If you are a T-Mobile customer whose data was caught up in the Experian breach, there is now an alternative to the two-year offer of Experian’s ProtectMyID service. T-Mobile has made arrangements with CSID as an alternative. You can read the details and sign up at https://www.csid.com/t-mobile/ . Thanks to Steve Ragan for sharing that info with me.
Although John Legere announced the availability of an alternate product earlier today on Twitter, the CSID alternative is being dealt with somewhat strangely on Experian’s breach web site, T-Mobile’s breach web site, and on Twitter. Experian’s breach info page simply says:
Those affected by this incident can obtain more information or enroll in these services by:
Did you catch it? If you go to the url in the first bullet, you can conveniently sign up online for ProtectMyID (Experian’s product), but you have to call them to enroll in the unnamed alternative product – even though there’s a web page and url they could have directed you to.
And watching Twitter today, it seems that at least some of those who called the number to ask about the “alternative identity protection product” reported being told that the unnamed product was not available. Hopefully, Experian’s sorted that out by now, but T-Mobile USA would not answer my question as to why neither Experian nor T-Mobile would name the alternative product on the breach FAQ web sites or on Twitter. Was some kind of deal cut? You’d think T-Mobile – owing a duty to its customers and applicants – would be more transparent in announcing the availability of another identity protection service as an alternative to Experian’s own product.
So why has T-Mobile studiously avoided naming CSID as an alternative offering, and why hasn’t Legere and/or T-Mobile USA provided direct links to the CSID sign-up in both their tweets and on T-Mobiles breach FAQ?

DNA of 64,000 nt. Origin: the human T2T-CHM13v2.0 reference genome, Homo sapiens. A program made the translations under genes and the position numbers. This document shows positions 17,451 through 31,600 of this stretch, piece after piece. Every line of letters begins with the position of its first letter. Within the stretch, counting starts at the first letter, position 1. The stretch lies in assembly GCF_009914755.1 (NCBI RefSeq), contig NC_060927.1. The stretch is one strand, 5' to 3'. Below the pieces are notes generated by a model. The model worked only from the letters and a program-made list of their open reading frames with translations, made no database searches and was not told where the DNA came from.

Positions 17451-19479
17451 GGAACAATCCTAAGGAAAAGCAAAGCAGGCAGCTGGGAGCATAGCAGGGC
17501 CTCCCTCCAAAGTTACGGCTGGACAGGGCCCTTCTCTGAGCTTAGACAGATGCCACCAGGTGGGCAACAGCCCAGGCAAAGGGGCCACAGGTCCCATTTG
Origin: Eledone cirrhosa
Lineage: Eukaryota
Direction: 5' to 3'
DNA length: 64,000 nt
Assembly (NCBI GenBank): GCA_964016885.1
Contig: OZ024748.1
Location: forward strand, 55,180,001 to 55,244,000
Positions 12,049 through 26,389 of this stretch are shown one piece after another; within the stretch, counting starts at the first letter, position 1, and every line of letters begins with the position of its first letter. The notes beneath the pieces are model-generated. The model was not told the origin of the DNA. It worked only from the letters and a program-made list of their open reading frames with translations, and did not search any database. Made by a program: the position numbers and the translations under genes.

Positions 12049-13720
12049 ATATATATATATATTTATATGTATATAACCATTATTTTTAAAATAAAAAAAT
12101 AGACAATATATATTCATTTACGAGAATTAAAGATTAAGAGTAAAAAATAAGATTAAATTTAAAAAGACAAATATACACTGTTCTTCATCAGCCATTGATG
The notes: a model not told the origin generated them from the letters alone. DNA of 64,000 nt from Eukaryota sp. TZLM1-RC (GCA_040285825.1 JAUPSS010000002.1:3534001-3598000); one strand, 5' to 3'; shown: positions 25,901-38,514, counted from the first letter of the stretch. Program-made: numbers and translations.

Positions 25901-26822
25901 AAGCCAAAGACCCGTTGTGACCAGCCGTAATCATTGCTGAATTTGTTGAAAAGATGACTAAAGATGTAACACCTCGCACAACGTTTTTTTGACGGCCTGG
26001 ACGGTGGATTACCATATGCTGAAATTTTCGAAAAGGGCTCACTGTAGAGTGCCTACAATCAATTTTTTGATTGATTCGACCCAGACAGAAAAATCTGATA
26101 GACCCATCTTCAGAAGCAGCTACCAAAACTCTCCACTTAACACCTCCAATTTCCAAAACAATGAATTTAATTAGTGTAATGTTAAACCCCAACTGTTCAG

In any event, do keep in mind that neither of the available services will prevent identity theft. If you’re really concerned, you should follow the steps under your state’s law to place a security freeze with credit reporting agencies (Equifax has a helpful chart with state by state information). A less extreme measure is to place a fraud alert on your credit reports.
So far, both companies maintain that there is no evidence of misuse. Other than one company, Trustev, that reported seeing data that could be from this incident up for sale on the dark web, I have not seen any other such reports.
The Good and the Bad
To my knowledge, T-Mobile is the first company to ever make arrangements for a non-Experian product in the wake of an Experian data breach. I give them credit for that, BUT: why was the Experian product in their contract initially instead of an alternative? And how many other businesses that contract with Experian have contracts that specify that Experian can provide (only) its own product (e.g., ProtectMyID) in the event of a breach?
As I complained to the FTC in 2012, Experian should not be allowed to offer only its own product to consumers in the event Experian has a data breach – particularly since those same consumers may continue with Experian after the “complimentary” period ends, thereby increasing Experian’s revenues as a result of the breach.
Can you hear me now, FTC?